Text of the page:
Passing of Joseph Barbera

This past Monday marked the passing of one of the last true giants in the animation world. To say Joseph Barbera was a legend in his field is simply an understatement.
Joseph Barbera was born on March 24 of 1911 and began his career quite earnestly as a delivery boy for a local tailor in Manhattan and later on, during the time of the Great Depression he attempted to become a cartoonist for a now defunct local New York Magazine. Fortunately for the world of animation, he didn’t end up getting this job and instead found employment with the Van Buren Studio in 1932 as a writer and animator till the studio closed down in 1936, after which he found work at MGM Studios. A short year later he moved from his local New York environment out to California to work on MGM’s newly launched cartoon division where he met and worked with William Hanna where they began making history with Puss Gets The Boot, otherwise known as the introduction of two of his most famous characters, Tom and Jerry, who they would continue to develop over the next 17 years.

His Accomplishments

In addition to his 17 year run on Tom and Jerry, Barbera, along with Hanna has put out some of the most long lasting influences in the world of animation, entertainment and pop culture, many of which are still being reborn anew to this day. In addition to those seminal characters the list also includes “The Flintstones”, “The Jetsons”, “Jonny Quest”, “Scooby Doo”, “Yogi Bear”, “Quick Draw McGraw”, “The Banana Splits”, “The Atom Ant Show”, “Birdman and the Galaxy Trio”, episodes of the “Fantastic 4”, “Loopy de Loop”, “Motormouse and Autocat”, “The Harlem Globetrotters” animated series, “Sealab 2020”, “Josie and the Pussycats”, “The Smurfs”, “Cartoon Alley”, and the “Karate Guard” amongst many many others. His work spanned over 70 years and just a casual glance at that list will show you exactly the type of iconic power he and his partner were able to muster up, with many of these series being revived as live action movies over the past few years, and it is worth noting that none of them managed to capture the same vibrancy and endearingly human qualities of their animated sources of inspiration.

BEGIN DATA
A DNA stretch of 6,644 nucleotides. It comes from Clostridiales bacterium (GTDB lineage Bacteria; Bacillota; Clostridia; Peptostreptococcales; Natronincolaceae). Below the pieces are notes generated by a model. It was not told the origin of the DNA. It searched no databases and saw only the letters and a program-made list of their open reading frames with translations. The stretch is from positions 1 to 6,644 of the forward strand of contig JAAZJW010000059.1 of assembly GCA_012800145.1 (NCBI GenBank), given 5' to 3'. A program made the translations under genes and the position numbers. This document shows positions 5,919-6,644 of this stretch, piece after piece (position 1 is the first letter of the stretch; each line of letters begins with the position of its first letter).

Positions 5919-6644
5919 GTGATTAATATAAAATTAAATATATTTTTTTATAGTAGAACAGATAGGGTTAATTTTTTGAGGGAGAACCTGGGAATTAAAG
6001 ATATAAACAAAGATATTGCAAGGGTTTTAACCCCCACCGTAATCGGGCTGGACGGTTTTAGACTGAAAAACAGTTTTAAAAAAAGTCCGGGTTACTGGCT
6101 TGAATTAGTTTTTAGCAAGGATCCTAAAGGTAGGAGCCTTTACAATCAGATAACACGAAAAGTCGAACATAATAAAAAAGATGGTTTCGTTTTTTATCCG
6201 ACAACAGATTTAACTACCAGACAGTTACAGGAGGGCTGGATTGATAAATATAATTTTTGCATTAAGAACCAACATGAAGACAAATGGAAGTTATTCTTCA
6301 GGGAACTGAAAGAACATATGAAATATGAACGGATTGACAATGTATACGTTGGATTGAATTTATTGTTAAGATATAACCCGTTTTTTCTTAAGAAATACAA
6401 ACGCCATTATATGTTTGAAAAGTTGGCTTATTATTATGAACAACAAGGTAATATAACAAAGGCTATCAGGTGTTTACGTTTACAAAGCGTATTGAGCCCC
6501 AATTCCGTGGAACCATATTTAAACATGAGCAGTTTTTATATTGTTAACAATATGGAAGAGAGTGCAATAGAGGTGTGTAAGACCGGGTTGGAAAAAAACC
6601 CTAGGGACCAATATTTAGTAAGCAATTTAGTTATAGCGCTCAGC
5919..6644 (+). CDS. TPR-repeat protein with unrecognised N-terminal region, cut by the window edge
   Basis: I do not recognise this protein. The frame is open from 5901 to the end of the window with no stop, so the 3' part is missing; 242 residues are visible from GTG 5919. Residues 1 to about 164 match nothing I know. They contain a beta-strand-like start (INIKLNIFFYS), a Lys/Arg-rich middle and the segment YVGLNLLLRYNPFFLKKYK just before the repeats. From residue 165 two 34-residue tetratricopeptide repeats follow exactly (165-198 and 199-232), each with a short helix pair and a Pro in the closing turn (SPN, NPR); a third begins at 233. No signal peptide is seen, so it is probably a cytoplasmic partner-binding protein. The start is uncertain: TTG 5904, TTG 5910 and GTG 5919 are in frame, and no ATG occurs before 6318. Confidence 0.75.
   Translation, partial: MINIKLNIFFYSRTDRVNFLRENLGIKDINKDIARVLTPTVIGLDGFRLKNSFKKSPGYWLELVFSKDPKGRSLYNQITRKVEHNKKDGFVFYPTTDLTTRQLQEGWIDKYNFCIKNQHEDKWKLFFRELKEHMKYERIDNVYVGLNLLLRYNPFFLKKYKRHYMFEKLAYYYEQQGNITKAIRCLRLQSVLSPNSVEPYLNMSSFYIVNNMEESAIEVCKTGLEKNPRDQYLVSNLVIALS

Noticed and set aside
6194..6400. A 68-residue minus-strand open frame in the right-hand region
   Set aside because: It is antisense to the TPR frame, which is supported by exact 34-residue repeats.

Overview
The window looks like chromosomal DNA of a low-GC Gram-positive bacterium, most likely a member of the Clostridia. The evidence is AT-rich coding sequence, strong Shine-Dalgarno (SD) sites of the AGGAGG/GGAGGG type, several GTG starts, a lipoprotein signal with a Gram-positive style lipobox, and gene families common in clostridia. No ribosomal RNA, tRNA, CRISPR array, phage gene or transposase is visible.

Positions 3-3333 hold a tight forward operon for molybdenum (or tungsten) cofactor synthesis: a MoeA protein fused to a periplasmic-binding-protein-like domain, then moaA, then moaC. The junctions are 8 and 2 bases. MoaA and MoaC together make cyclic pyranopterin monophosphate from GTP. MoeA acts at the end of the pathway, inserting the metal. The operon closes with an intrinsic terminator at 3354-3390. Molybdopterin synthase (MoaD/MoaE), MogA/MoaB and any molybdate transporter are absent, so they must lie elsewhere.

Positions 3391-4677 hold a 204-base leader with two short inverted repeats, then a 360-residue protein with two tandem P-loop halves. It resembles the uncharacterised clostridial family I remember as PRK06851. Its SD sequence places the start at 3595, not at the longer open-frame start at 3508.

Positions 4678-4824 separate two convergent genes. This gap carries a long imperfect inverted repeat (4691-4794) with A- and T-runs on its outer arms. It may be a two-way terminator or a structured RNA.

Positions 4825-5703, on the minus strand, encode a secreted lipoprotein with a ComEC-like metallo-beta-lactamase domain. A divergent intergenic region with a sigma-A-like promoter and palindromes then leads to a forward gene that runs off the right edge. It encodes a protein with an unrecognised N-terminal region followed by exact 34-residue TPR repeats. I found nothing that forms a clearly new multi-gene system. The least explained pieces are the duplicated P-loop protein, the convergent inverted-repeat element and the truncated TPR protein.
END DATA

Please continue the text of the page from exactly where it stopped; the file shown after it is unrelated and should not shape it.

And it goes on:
Of all his accomplishments one that stands out most after Tom and Jerry would be The Flintstones. The first successful animated show to be aired in prime time, it was directly influenced by The Honeymooners and made no attempt to hide that love of the Jackie Gleason hit. It ran from 1960 through 1966 with brief returns to the small screen in the early and late 70’s. No other animated series was able to pull this off till “The Simpsons” in 1989, almost 30 years later. It should also be noted that “The Simpsons” also paid homage to the Tom and Jerry duo via its cartoon within a cartoon, “Itchy and Skratchy”.


Barbera’s work with Hanna has had a resounding impact on the world of animation. The Simpsons and its Honeymooners-esque setting is an obvious one. But there is much more than that. The crazy comic timing and antics of Tom and Jerry set the bar for almost everything to come after and stood out from such peers as Disney. In its early years it stood apart for the almost surreal violence portrayed in the cat and mouse chases, but this was countered by a sublime sense of comic timing and amazing visual gags. But it always seemed like it may go that one step too far and that’s what kept you equally laughing and on the edge of your seat. That style and sense of humor has carried into the modern day, influencing shows on Nickelodeon, Cartoon Network who run reinterpretations of many of the old Hanna-Barbera classics, the early days of Ren and Stimpy and pop culture on a whole. Think about how many catch phrases from Scooby Doo do you hear pop up in causal conversation or most probably have used yourself. The visual joke of people running past the same tree in the background over and over, or the parodies of old Hanna-Barbera shows that are seen on Cartoon Network nowadays, many of which were overseen by Barbera himself?

Not many people leave as big of a mark on the world of popular culture as this man has, so rather than mourn his passing, it seems to be more fitting idea to celebrate his influence. And in the spirit of that celebration we have opened a special category for him if you wish to submit anything in memoriam. When you submit simply go to Community Projects -> Events -> Tributes -> Artist tributes -> Joseph Barbera to submit your work. Let’s all give this giant one last big Yabba Dabba Doo to mark his achievements.

RIP Joseph B. Thank you for all the cartoons that drew my childhood. (:


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